Tuesday, December 7, 2010

“I Am Your God” Adult Sunday School Lesson

International Sunday School Lesson
For Week Ending December 12, 2010

Purpose: To remind us that God continues to claim us even though we may feel abandoned

Scripture Text: Isaiah 41:8-10, 17-20 (NRSV)

Isaiah 41:8-10
(8)But you, Israel, my servant, Jacob, whom I have chosen, the offspring of Abraham, my friend;( 9)you whom I took from the ends of the earth, and called from its farthest corners, saying to you, “You are my servant, I have chosen you and not cast you off”; (10)do not fear, for I am with you, do not be afraid, for I am your God; I will strengthen you, I will help you, I will uphold you with my victorious right hand.

Isaiah 41: 17-21
(17)When the poor and needy seek water, and there is none, and their tongue is parched with thirst, I the LORD will answer them, I the God of Israel will not forsake them. (18)I will open rivers on the bare heights, and fountains in the midst of the valleys; I will make the wilderness a pool of water, and the dry land springs of water. (19)I will put in the wilderness the cedar, the acacia, the myrtle, and the olive; I will set in the desert the cypress, the plane and the pine together, (20)so that all may see and know, all may consider and understand, that the hand of the LORD has done this, the Holy One of Israel has created it.

My Thoughts by Burgess Walter

As we continue our study of Isaiah, I think it is important to remember that these words are given by God to His prophet Isaiah about 120 years before the nation of Judah is carried away into captivity by the Babylonians. Now the challenge is for those in captivity to believe these words were written by Isaiah at God's command over a hundred years prior, and these words of hope and comfort applied to them in their present state of captivity, in a land a thousand miles from their homeland and the temple they knew as the dwelling place of their God.

There are a couple of things we can learn from the message from God given to Isaiah. First the entire nation of Israel is addressed, and then narrowed to Jacob, then back to the offspring of Abraham, a friend of God. Remember that Jacob was not, what most would call, a shining example, of someone to emulate. Jacob, prior to “wrestling with God's angel all night at the River Jabbok”, (Gen. 32) was a scoundrel, a cheat, and a liar, after this night of struggle God gave Jacob a new name “Israel.” The invoking of the name Jacob should not be lost; it would serve to remind those in captivity that they too were scoundrels, and undeserving of God's blessing. Thankfully, God does not always look at what we are, but rather what we can become. While Jacob's brother and father may not have seen his potential, God did. As we have stated many times, God does not always call the equipped, but rather God equips the called. We should take comfort that the covenant made with Abraham extends to all humankind not just the descendents of Jacob.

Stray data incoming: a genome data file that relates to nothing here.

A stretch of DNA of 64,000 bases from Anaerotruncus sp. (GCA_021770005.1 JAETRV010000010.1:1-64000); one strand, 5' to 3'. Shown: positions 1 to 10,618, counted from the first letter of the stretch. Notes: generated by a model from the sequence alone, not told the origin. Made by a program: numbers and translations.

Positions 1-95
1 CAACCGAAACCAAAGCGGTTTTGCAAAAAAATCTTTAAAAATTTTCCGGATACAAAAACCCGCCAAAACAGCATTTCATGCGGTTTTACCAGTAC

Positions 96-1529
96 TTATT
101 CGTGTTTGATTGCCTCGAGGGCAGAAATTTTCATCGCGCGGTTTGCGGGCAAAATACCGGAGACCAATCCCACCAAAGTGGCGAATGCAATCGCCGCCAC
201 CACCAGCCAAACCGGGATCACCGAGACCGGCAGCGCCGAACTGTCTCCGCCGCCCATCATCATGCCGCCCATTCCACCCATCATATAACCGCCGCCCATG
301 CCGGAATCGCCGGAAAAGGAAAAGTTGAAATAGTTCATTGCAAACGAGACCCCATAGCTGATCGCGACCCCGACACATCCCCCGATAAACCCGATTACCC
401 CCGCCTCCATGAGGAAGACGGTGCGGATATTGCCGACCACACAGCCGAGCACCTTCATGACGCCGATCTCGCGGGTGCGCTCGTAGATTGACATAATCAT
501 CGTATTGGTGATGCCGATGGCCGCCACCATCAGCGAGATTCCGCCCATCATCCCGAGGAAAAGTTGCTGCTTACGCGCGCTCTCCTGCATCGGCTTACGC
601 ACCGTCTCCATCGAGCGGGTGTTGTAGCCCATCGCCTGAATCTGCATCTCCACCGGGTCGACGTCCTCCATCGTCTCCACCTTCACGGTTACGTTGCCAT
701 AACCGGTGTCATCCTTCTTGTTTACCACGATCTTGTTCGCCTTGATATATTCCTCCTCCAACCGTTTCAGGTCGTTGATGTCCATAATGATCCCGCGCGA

God reminds those in captivity, through the prophet, of some of the things He has done throughout the history of these chosen people. In spite of disobedience, “He has not cast them off.” Then proceeds to list five promises,
(1) “I am with you,”
(2) “I am your God,” 
(3) “I will strengthen you,” 
(4) “I will help you,”
(5) “I will uphold you.”

God, through the prophet, uses several metaphors to show His caring and concern. God shows both sympathy and empathy for what they are going through in captivity. (Remember: Sympathy is feeling sorry for someone; empathy is feeling sorry with someone.)

Do you have a hard time believing good news? Do you constantly see the glass half empty? Are you constantly asking, what next? Do you feel abandoned by God? That is exactly what those living in exile felt. The picture of hope that God paints may seem to be unrealistic, however He is promising an Emanuel, “God with us.” His promise of making the desert bloom may only have happened in the past years since 1946, when Israel was re-established as a nation. The nation of Israel stands today as a fulfillment of this promise made some 2700 years ago. It would be unrealistic to deny what “the hand of the Lord has done.” Verse 17 says “I will not forsake them.” Today we should be encouraged by what God has done for the nation of Israel and take it as a promise we receive through the birth, life and death of His only Son, that we can still trust a sympathizing and empathizing God. “Do not fear; for I am with you, do not be afraid, for I am your God.”

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